Gareth Butterfield finds himself falling for the Alfa Romeo Stelvio Quadrifoglio
WHEN it comes to choosing a car, you can either have something properly sporty, like a supercar, or you can have an SUV. You can’t have your cake and eat it. Or can you?
There’s a few cars on the market at the moment that bridge this previously yawning divide between high-performance and off-road functionality. My favourite has always been the Alfa Romeo Stelvio Quadrifoglio – and that’s what I’ve been testing this week.
Let’s start with the looks. The standard Stelvio is quite a looker, with tight, pretty proportions and just enough of a dose of Italian flair. For the Quadrifoglio they’ve basically just beefed it all up a bit. Aggressive air ducts on the bonnet and bumper, a reshaped rear diffuser to wrap around the four exhausts and slightly flared wheel arches. Oh, and absolutely enormous wheels to cover the ridiculously large carbon-ceramic brake discs fitted to my test car. More on those bad boys later.
All this superficial nonsense means very little until we talk about the capability of this car, however. The Stelvio Quadrifoglio shares much of its underpinnings and its running gear with the marvellous Guilia Quadrifoglio. So that’s a 503bhp ferrari-derived V6 engine and 442lb ft of torque. It’s a 2.9V6 twin turbo unit and it’s a peach. Not the highest-revver, but a delight all the same.
It’s capable of charging from 0-62mph in 3.8 seconds and, if you’re brave enough, carrying onto 176mph. In an SUV, remember. Bonkers.
There are a few other SUVs, let’s not forget, that come with this sort of power, or even more, but it’s the theatre and personality with which the Stelvio delivers its madness that makes it so engaging.
Climb inside the interior and the driver and passenger are treated to huge, figure-hugging carbon fibre bucket seats, which are a cost-option, but well worth having. They’re lovely.
The rest of the interior is typical Alfa Romeo fare. It feels unapologetically sporty, but in a very natural way. As inviting and involving as the dashboard layout is, it just feels right. Effortless but lovely design. Spec it up enough and it can be absolutely draped in carbon fibre, which really suits the special feel of the Quadrifoglio.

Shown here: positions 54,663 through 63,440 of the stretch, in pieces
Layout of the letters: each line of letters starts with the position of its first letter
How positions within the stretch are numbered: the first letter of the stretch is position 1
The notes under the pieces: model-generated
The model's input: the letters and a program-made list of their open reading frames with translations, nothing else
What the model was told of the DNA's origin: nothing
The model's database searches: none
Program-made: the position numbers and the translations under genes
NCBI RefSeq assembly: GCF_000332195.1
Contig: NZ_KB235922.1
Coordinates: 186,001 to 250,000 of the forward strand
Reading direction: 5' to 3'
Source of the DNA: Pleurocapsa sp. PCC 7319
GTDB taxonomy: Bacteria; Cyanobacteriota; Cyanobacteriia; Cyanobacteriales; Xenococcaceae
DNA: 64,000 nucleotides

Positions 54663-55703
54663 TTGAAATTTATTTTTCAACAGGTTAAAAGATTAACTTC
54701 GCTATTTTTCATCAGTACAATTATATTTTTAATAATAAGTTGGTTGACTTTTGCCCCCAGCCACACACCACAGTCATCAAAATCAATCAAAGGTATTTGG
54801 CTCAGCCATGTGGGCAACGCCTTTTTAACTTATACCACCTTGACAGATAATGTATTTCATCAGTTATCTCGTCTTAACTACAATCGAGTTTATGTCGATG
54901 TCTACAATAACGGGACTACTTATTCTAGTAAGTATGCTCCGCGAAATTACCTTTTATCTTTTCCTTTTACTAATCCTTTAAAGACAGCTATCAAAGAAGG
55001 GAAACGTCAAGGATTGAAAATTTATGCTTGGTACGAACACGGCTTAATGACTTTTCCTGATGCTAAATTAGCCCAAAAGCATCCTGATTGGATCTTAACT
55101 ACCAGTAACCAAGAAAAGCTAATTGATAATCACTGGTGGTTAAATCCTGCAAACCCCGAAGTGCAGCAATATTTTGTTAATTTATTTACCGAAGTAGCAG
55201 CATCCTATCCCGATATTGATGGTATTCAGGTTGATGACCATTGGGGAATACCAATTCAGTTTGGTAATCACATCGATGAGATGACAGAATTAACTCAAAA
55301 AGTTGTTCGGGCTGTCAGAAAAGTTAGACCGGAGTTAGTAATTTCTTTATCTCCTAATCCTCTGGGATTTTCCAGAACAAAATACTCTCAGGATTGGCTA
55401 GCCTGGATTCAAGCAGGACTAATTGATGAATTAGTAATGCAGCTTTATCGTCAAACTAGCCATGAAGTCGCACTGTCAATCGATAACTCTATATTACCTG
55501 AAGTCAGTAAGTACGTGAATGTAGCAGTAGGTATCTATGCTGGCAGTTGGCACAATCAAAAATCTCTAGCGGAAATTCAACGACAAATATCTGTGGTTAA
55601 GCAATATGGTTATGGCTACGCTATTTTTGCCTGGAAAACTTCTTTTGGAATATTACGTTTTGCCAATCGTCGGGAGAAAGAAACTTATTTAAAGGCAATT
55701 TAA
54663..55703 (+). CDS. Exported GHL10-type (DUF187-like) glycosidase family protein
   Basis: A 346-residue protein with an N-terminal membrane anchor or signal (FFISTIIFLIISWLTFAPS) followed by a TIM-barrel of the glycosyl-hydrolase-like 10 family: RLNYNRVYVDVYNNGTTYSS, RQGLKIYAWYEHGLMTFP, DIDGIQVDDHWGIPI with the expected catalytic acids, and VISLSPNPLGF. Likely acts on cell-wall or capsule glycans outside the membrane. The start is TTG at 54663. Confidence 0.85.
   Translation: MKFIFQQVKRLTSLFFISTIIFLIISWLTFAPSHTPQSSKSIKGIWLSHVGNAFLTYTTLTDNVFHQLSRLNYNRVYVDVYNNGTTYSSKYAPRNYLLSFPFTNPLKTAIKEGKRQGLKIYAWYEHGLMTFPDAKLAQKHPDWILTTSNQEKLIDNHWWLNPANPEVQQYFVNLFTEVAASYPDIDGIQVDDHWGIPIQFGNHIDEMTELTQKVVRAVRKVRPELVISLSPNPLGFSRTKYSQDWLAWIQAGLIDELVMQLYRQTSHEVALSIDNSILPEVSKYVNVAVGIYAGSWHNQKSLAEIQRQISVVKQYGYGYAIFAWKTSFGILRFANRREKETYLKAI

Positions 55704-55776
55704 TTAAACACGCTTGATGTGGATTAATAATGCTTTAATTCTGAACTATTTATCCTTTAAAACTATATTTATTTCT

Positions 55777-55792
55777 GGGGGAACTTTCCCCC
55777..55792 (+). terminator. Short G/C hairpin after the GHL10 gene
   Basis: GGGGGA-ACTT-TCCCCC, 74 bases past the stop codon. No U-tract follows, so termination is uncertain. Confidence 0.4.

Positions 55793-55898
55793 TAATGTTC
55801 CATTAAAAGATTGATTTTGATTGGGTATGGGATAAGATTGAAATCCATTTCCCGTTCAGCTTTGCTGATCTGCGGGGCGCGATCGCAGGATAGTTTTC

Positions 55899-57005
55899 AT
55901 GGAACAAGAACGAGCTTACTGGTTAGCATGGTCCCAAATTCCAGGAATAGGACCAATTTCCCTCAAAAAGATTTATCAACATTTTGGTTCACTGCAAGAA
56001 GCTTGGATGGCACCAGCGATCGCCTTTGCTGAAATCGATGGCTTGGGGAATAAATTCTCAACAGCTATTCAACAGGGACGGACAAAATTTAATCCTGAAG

My favourite touch in the interior, however, are the massive metal paddles that fire through the eight-speed automatic gearbox. They’re a joy to use, especially when you’re pressing on.
The back seats are cramped, especially behind the £3,250 bucket seats, but adults will fit. The pay-off for this, however, is a surprisingly good boot which, of course, has an electrically-operated tailgate.
On the open road the Stelvio Quadrifoglio really does live up to its looks. That hugely powerful engine roars away at you as you flick through the gears, and the adaptive exhaust system, which properly wakes up in race mode, gives off a series of carachterful barks, parps and pops – just to remind you that you’re in something really special.
If you’re used to Alfa Romeos – and Ferraris for that matter – of old, you might find the characteristics of a twin-turbo engine odd. Gear changes are demanded at surprisingly low revs, but the pay-off is torque. From around 3,000rpm it’s simply savage, there’s no other word for it.
The best bit though, as with the Guilia, is the steering. Its super-fast rack feels absolutely alive in your hands and cornering – even from such a high-up position and with a fair bit of weight to lug round is an absolute delight.
So it’s an absolute hoot when you’re having a play, but on bumpy roads its massive wheels, thin tyres and performance set up aren’t brilliant at ironing out the bumps. But you wouldn’t buy a car like this to relax in, would you?
Of course, the cost of all this Italian magic lies in, well, costs. This car costs an eye watering £69,000 in its most basic form. And don’t expect your fuel economy to better 20mpg very often if you’re even a little bit enthusiastic. The 58-litre fuel tank is a little small, too, for such a thirsty beast.
And then there’s those carbon-ceramic brakes. They cost nearly £6,000 as an optional extra and they are, let’s make no bones about this, astonishingly good. But it’s a lot of money to upgrade from what is already a pretty decent setup. Trackday fans will love them, but is there really any point? My biggest beef with them is the fact they basically don’t work when they’re stone cold. My house is at the top of a steep driveway so reversing out in the morning was quite a hairy experience.
But in just about every other way the Stelvio Quadrifoglio is absolutely magnificent. It’s so good to see Alfa Romeo is back on form. In an ideal world I’d have loved to have seen a Guilia Quadrifoglio estate, but that’s probably never going to happen. So this is the next best thing.
Importantly though, this is an SUV you can genuinely have some proper fun in. Sure, you’d have to be brave to take it off road, but it technically could ride across the rough stuff.
So it’s versatile, fun, practical, blisteringly fast and bursting with charisma. I absolutely love it.